The introduction of sanctions against prominent Russian individuals by the US Government will be more than just an irritation to them. Beyond the practical difficulties of asset freezes and travel bans, there is another very important dimension – enduring reputational damage because of perceived ‘guilt by association’.
The US Government has gone much further than the EU in targeting high profile successful businessmen who it sees as being close to the Russian President, Vladimir Putin. Each of the individuals will now find themselves subject to intense worldwide media interest and speculation.
The potential for ongoing negative news coverage is very high and political enemies will seize the opportunity to make further attacks. We are seeing this happen already.
Alexei Navalny, a prominent critic of Putin, is demanding that the EU follow the steps taken by the US Government and even go further. In an article published in the New York Times, entitled ‘How to Punish Putin’ he calls on the West to extend sanctions so as to hit individual ‘oligarchs’. He named a number of those he would like to see punished, including Roman Abramovich and Alisher Usmanov – both very well known here in the UK.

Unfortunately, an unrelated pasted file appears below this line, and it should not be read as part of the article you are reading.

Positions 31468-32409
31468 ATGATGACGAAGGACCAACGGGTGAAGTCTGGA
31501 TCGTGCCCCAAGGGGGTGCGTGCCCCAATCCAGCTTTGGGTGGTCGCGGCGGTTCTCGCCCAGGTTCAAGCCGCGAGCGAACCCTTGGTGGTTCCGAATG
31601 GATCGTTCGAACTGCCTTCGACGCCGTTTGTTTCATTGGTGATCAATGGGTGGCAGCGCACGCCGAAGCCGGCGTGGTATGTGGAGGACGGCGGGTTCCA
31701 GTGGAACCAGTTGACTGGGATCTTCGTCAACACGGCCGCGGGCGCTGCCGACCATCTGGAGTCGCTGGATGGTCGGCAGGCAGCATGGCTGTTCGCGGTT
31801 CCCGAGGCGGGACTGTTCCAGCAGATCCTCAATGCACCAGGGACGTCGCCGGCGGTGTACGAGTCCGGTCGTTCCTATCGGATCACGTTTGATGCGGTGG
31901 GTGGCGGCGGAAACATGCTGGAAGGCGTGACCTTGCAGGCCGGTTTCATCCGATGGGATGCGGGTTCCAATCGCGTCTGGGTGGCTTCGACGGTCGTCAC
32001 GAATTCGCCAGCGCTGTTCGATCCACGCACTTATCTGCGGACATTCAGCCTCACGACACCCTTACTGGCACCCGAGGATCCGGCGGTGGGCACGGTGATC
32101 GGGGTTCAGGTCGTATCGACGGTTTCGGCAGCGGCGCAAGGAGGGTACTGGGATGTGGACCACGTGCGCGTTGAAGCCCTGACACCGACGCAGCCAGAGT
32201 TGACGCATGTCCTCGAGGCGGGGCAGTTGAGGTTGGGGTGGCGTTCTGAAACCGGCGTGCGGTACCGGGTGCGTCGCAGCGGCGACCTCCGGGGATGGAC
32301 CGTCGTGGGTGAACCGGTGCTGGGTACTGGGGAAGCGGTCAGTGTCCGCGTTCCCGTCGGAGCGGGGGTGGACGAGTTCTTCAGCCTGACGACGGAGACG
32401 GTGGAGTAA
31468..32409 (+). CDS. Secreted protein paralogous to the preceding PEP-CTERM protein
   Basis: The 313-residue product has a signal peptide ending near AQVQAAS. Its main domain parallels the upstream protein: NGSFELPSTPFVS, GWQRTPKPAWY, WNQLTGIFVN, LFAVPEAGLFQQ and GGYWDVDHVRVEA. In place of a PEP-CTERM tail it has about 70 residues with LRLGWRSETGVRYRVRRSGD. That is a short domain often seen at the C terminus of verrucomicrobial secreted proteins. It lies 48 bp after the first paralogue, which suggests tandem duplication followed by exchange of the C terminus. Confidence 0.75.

Inevitably this kind of coverage will be damaging to reputations and unless fast action is taken to limit the effects of being on the sanctions list, the damage is likely to be deeper and longer lasting than need be. Individuals affected by this should be thinking in terms of how to use the media, rather than running away from it.
Proactive engagement with the media can significantly soften the coverage and help to position the individual in a much more positive light. The arbitrary nature of the sanctions and the way that they have been imposed should be part of developing a supportive overall narrative geared towards reputation management.
But the communications should go far beyond the media. The sanctions will cause business interruptions, including an inability to transact or get access to finance. It is important that a crisis communications plan is quickly devised and put in place, to reassure key stakeholders who otherwise may mis-read the situation.
Adopting a comprehensive communications approach means that reputational damage can be minimised and mitigated through a strong narrative. Without plans in place which are carefully executed, the negative reputational effects will be enduring long after the sanctions are eventually lifted.